Fire Safety In The Home - What You Need To Know

Fire Safety In The Home What You Need To Know MAP Surveyors

A fire can start in any room and the effects can be devastating. Taking simple precautions can prevent fires from happening and make you and anyone else in your home a lot safer.

Fit smoke alarms and test them regularly

  • A fire can start anywhere in the home so working smoke alarms are essential as they provide vital early warning and allow extra time to escape. They may also alert neighbours to a possible fire if there is nobody at home.
  • Fit smoke alarms in your lounge/living room, bedrooms, landings and hallways and fit a heat alarm in the kitchen and bathroom.
  • It is important to ensure smoke alarms are fitted in the right place – do not fit a smoke alarm in the bathroom or kitchen as steam and heat can cause false alarms.
  • Heat alarms detect the increase in temperature caused by a fire but will not be set off by cooking fumes.
  • Always follow the manufacturer’s fitting instructions.

Home fire safety visits

London Fire Brigade (LFB) offers free home fire safety visits to all residents. Firefighters can provide fire safety advice suited to the individual’s needs and home and can fit smoke alarms. If required, they can fit specialist alarms for people with visual or hearing impairments.

Example rooms where there is a fire risk: 

  • Where electrical equipment is left switched on or on charge.
  • Where people smoke.
  • Where candles, incense sticks or naked flames are used.
  • Where portable heaters are used.

Smoking safety 

The best and safest option is not to smoke – it is harmful to your health and is the most common cause of fatal fires.

If you are not ready to quit, take these simple precautions to prevent a fire:

  • Smoke outside and always make sure cigarettes and matches are put right out when you have finished using them.
  • Never smoke in bed or anywhere you could fall asleep.
  • Do not leave any type of lit cigarette or pipe unattended.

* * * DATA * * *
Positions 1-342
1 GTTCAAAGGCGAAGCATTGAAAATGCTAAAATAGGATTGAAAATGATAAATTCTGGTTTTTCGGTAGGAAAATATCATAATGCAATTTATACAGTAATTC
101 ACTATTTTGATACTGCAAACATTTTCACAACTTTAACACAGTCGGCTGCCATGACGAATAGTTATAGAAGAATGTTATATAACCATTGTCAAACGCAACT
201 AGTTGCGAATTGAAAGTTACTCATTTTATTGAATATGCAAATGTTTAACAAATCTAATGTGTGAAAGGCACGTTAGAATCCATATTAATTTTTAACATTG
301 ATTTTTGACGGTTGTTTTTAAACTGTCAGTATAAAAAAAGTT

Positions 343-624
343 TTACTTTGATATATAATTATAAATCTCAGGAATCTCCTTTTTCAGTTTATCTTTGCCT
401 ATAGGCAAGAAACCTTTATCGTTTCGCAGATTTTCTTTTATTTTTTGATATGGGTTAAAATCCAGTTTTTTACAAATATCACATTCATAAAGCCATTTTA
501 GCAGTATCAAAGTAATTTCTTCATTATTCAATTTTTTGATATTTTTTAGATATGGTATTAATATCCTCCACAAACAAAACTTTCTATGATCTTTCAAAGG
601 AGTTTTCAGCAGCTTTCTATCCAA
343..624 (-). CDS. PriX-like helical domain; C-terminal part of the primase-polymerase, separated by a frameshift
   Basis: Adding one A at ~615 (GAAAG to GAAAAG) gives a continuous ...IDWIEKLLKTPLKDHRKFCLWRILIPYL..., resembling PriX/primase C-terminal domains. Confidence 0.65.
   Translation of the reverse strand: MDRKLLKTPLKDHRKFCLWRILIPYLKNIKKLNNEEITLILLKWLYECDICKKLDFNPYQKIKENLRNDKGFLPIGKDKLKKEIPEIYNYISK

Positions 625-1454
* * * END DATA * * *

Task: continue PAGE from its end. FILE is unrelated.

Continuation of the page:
• Use proper ashtrays and never throw hot ash into the bin.
  • Keep matches and lighters well out of the reach of children.
  • If you have switched to vaping as an alternative, remember to follow the manufacturer’s instructions. Always use the correct charger and never use an e-cigarette if it is damaged.

Take extra care in the kitchen 

  • Never leave pans unattended when cooking.
  • Don’t cook if you are tired, have been drinking alcohol or taking medication that might make you drowsy.
  • If the pan does catch fire, don’t tackle the fire yourself or try to move the pan.
  • Never throw water onto it as this can create a fireball. If you can do so safely – turn off the heat. Leave the room and close the door.
  • Shout to warn others to get out, stay out and call 999.

Electrical appliances safety

  • Never overload electrical sockets. If you have to use a fused in-line adaptor – know the limits.
  • Don’t leave electronics on continuous charge. 
  • Keep electrical appliances clean and in good working order.
  • Only leave essential appliances switched on such as the fridge or freezer. Turn all other electrical items off when not in use.
  • Never charge items overnight while you are asleep.

Fire Safety In The Home MAP Surveyors

Heater and candle safety

  • Sit at least one metre away from heaters.
  • Keep heaters well away from anything that can catch alight and never use them to dry clothes.
  • Turn heaters off when they are not being used.
  • Candles, tea lights and incense should only be placed in stable, heat resistant holders. Keep them away from materials that may catch fire such as curtains, furniture, papers and clothes.

Escaping from a fire in the home

  • If any of your smoke alarms go off, follow your escape plan, get out and call 999. Shout ‘FIRE’ to warn others and don’t stop to pick up valuables.
  • Check closed doors with the back of your hand.
  • Don’t open the door if it’s warm, the fire may be on the other side.
  • Smoke can kill, get down as low as possible where the air will be clearer. If your escape is blocked by fire it may be safer to stay put in a room with clean air until the fire brigade arrives.
  • Close the door and use soft materials to block any gaps to stop the smoke entering.
  • Call 999, go to a window, shout “HELP, FIRE” and wait to be rescued.

Follow this extra advice if you live in a purpose-built block of flats or maisonette 

If your flat or maisonette is being affected by fire or smoke and your escape route is clear and it is safe to leave:

  • Get everyone out, close the front door and walk calmly out of the building.
  • Do not use the lift.
  • Call 999, give your address, the number of your flat and state which floor the fire is on.

If there is a fire or smoke inside your flat or maisonette and your escape route is NOT clear: 

  • It may be safer to stay in your flat or maisonette until the fire brigade arrives. 
  • Find a safe room, close the door and use soft materials to block any gaps to stop the smoke. Go to a window shout “HELP, FIRE” and call 999. Be ready to describe where you are and the quickest way to reach you.
  • Walls, floors and doors are designed to provide between 30 to 60 minutes of protection from fire.
  • If there is a fire in another part of the building you are usually safer staying put and calling 999. Tell the fire brigade where you are and the best way to reach you.


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